The Fallacy behind Investor versus Fund Returns (and why DALBAR is dead wrong)

It has become accepted, conventional wisdom that investors underperform their investments by timing those investments badly. This conclusion has been arrived at by combining (1) a desired result (for financial professionals whose compensation is contingent on accumulating assets); with (2) perceived “common sense” (perhaps inculcated by the desirability of that result); and (3) incautious, cavalier application of an inadequately-analyzed, poorly-understood mathematical measure.

As I will explain, there is no way to determine if investors underperform the mutual funds they own, either because of bad timing or for any other reason.

Why is it a desirable result for investment professionals?

A company named DALBAR has found success by publishing a report each year titled “Quantitative Analysis of Investment Behavior” (QAIB). For $775, it allows an advisor to buy the right to use all of the QAIB’s charts and data in its marketing materials.

Of course, this report invariably shows that the investor makes serious errors and needs help. If it didn’t, DALBAR would sell no copies of its report to financial advisors and would quickly go out of business. This fact itself – together with the fact that it is difficult to find out the exact details of DALBAR’s methodology[1] – should be enough to provoke skepticism about the QAIB’s perennial result, which is that mutual fund investors underperform their investments by a large margin.

DALBAR’s recurring result has been turned into conventional wisdom, something to be drilled into investors’ minds repeatedly, in various ways, to keep them aware of their behavioral investing foibles. For example, Figure 1 below shows a widely circulated cartoon by Carl Richards, illustrating how investors repeatedly buy at market tops and sell at market bottoms.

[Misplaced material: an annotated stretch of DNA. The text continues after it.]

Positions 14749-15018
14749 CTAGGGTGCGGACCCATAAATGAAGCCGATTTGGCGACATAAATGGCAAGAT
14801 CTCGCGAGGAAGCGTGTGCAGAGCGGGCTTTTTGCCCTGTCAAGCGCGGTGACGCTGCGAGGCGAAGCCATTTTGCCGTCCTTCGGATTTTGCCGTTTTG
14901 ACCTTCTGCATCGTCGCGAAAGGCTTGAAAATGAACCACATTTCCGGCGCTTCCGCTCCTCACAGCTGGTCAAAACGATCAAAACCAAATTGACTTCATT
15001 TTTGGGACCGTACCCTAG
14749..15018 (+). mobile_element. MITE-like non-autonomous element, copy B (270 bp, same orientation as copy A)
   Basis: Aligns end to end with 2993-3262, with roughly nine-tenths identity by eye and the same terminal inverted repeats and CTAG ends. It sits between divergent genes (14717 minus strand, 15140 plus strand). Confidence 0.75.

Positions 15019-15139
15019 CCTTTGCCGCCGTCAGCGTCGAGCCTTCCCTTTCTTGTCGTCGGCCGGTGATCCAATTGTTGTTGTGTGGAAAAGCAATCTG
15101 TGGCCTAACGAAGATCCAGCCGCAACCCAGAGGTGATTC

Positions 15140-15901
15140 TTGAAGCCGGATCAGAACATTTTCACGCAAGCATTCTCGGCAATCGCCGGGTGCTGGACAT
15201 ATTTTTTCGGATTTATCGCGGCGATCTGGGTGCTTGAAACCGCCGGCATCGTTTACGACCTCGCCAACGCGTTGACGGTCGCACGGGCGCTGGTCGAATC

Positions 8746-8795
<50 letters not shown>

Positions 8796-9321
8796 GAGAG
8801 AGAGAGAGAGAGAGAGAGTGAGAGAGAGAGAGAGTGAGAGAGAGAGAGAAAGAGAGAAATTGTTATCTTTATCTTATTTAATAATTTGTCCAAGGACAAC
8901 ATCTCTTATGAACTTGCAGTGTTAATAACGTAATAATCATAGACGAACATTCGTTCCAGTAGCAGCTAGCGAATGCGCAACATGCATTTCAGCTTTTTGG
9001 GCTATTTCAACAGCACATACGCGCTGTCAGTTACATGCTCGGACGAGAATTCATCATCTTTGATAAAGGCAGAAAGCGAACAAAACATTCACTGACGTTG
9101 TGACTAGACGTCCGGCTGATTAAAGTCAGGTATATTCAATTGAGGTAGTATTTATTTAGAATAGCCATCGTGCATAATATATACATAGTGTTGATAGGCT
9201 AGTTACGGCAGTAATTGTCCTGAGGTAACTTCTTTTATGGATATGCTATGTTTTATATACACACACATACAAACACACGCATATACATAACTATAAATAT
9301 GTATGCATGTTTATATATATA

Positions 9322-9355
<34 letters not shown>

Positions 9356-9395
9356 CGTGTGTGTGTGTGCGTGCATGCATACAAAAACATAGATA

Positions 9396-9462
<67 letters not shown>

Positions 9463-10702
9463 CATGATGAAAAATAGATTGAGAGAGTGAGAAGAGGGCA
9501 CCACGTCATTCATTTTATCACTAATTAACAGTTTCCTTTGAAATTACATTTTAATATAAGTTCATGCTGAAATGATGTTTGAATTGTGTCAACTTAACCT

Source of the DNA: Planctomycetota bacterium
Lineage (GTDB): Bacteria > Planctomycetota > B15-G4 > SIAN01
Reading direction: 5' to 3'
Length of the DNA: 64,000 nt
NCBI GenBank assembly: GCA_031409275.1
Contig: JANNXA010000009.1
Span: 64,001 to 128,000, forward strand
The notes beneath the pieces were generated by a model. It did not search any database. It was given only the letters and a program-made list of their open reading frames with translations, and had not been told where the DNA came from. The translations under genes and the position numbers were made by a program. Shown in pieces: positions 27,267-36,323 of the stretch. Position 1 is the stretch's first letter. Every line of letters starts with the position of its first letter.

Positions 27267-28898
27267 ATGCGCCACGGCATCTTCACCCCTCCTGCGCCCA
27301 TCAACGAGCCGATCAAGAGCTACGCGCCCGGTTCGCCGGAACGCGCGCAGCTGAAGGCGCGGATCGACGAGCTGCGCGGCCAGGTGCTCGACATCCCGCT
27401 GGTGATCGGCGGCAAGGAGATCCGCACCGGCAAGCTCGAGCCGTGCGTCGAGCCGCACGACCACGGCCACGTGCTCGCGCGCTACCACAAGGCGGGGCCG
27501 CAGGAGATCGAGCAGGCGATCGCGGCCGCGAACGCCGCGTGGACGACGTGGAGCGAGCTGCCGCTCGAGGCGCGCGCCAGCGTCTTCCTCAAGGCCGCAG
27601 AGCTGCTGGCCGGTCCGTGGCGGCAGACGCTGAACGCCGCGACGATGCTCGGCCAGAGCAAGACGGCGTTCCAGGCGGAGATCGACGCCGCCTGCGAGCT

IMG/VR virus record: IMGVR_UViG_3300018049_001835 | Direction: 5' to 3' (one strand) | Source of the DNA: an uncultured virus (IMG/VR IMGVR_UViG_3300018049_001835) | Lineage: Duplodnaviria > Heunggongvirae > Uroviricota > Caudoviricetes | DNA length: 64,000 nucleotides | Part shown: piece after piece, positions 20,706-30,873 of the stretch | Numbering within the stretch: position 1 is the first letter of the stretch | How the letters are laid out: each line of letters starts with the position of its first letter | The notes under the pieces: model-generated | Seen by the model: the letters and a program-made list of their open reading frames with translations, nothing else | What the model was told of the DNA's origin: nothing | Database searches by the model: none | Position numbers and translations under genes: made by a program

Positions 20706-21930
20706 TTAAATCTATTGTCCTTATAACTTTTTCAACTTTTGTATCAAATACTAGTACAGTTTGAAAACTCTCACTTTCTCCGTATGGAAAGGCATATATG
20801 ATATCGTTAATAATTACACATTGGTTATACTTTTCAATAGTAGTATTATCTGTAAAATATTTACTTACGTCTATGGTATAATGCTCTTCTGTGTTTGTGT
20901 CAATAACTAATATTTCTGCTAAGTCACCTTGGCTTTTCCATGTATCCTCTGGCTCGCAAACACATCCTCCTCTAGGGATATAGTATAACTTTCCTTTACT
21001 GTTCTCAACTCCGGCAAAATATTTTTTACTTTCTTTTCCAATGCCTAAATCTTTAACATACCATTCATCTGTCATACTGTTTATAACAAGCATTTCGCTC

Figure 1. Carl Richards’ investor-fail diagram

Wouldn’t it be wonderful to have a client who invested as reliably as that? All you’d have to do is buy when the investor sold and sell when the investor bought, and you’d earn a tremendous return.

But investors don’t buy precisely at market tops and sell precisely at market bottoms. Perhaps they do sell on market panic and buy on exuberance, but that’s a long way from selling at bottoms and buying at tops. Figure 2 shows my hypothetical example of a more likely scenario of panic-selling and greed-buying, one in which the buys and sells are not so perfectly market-timed but are more realistically random.

Figure 2. More realistic “irrational” buying and selling

S&P 500 data from

In Figure 2, notice that the “irrational” investor sells in panic after a drop, and buys on anticipatory exuberance after a rise. In fact, in each case in this depiction, the investor sells, disadvantageously, at a local minimum and buys at a local maximum.

And yet this particular investor has in each case sold at a higher price than she bought. So in this particular arbitrarily-constructed case, our investor beat the market. Of course, the long-term investor would, in all probability, do better by not trying to time the stock market – which means being out of the market for periods of time – but by staying in the market persistently at the level of allocation chosen.

Nevertheless, the scenario depicted by Figure 1 will be much more attractive than the one in Figure 2 to financial advisors, who can use it to show their clients the mistakes they are likely to make if they are not held to a discipline by their wiser and more-experienced advisors. Hence, the value of the DALBAR report to financial and investment advisors.